> Here is a puzzle that I formulated on this subject that's fun.
> A great mathematician is at a party, and two students come
> up to him. One says, "I have found a proof that Goldbach's
> Conjecture is unprovable!". The mathematician snorts, "Go
> away, you crackpot". Then the other student says, "I have
> found a proof that whether or not there exist infinitely
> many prime pairs is unprovable!", and the mathematician's
> eyes light up and he says "Oh, really!? Please tell me
> more!". Why was the mathematician eager to hear out the
> second student, but not the first?
I'll give what I think is the answer, but then I'll give a counter-
Goldbach's Conjecture is that every even number is the sum of two primes.
If it is false, there must be an even number which is not the sum of
two primes. If such a number exists, then by showing it we could show
that GC is false and GC would not be unprovable (that is, it would be
provably false). For GC to be unprovable, therefore, would mean that
no such number exists. But this is simply the statement of GC itself,
so to show it to be unprovable (undecidable) is to show it to be true.
Hence you can't show GC to be unprovable.
Now here's my counter-argument. When we speak of provability, it is
in the context of a certain set of axioms. Mathematicians have agreed
upon a set of axioms which characterizes the behavior of the integers.
The question of GC provability is then in the context of this set of
However we can imagine a weaker set of axioms, one which does not allow
us to make all the proofs we have now. I don't know enough mathematics
to give a specific example, but by analogy think of Euclidean geometry
without the parallel postulate. You can still make a lot of proofs,
just not all of them.
It's conceivable that in this weaker axiom system, we could show that
GC is unprovable. In fact we might be able to show that a number of
well-established theorems are unprovable. I know this is possible in
geometry; for one thing, you can show that the parallel postulate itself
is unprovable (and hence independent) from the other axioms.
Since we can conceive of this, it's also possible to imagine that
GC can be shown to be unprovable even in the full axiom system.
It's possible that an even stronger axiom system would be needed to
prove the GC.
Now, how does this fit with the original argument above, which seemed
sound? Again, think of the analogy to Euclidean geometry minus the
parallel postulate. For a long time it was thought that this set of
axioms might fully characterize the plane, and people spent years trying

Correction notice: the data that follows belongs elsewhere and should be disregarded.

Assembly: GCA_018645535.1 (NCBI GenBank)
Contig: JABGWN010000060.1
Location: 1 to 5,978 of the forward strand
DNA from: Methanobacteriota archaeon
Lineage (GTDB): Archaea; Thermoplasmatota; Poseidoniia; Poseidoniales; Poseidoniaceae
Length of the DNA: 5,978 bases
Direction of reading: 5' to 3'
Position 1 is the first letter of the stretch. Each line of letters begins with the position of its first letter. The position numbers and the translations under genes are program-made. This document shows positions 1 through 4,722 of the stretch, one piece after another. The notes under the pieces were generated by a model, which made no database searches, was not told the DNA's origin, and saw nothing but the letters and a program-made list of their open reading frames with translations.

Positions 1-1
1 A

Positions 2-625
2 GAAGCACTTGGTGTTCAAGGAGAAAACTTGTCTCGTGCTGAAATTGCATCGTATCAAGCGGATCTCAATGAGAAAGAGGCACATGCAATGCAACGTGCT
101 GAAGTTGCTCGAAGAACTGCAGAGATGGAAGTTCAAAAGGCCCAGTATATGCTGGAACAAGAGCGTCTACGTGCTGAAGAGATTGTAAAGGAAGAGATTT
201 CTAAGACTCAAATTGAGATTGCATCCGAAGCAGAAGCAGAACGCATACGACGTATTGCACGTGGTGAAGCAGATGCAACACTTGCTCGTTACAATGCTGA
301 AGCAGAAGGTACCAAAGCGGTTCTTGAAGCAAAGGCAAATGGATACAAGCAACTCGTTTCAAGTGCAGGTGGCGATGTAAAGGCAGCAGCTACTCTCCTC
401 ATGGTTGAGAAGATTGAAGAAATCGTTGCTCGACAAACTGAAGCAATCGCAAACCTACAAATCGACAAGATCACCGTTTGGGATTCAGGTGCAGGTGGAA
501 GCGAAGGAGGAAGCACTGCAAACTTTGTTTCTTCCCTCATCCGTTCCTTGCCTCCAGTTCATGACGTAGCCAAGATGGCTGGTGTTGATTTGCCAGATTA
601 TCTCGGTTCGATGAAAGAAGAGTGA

to derive the parallel postulate from the others. However it turned out
that this was wrong; this truncated geometry does not fully characterize
the plane. There are non-planar systems which satisfy the remaining
axioms but which behave differently with respect to parallel lines.
The truncated axiom system leaves a certain ambiguity with respect to
certain kinds of questions.
Applying this analogy to the integers, for GC to be proven undecideable we
would have to find that there was some class of numbers which satisfies
the postulates of arithmetic, but for which GC was indeterminate.
For example, perhaps we could extend the integers with a new class of
numbers that was intermediate between the countables and the infinites.
These numbers could perhaps be able to satisfy the axioms of arithmetic,
but to leave some ambiguity about whether they could be said to be the
sum of two primes. Depending on how we interpreted the applicability
of the axioms to these new numbers, we might get different results with
regard to the truth of GC. Then we could say that we had shown that GC
Admittedly, it seems unlikely that such an ambiguity could exist in
such an old and well studied a field as arithmetic. However our minds
are only of finite power and it's possible that there are subtle ways
in which the integers could be extended and still satisfy the axioms.
After all, intelligent men for centuries still thought that the parallel
postulate might follow from the others. We could be making a similar
mistake about the completeness of our arithemetical axiom systems.
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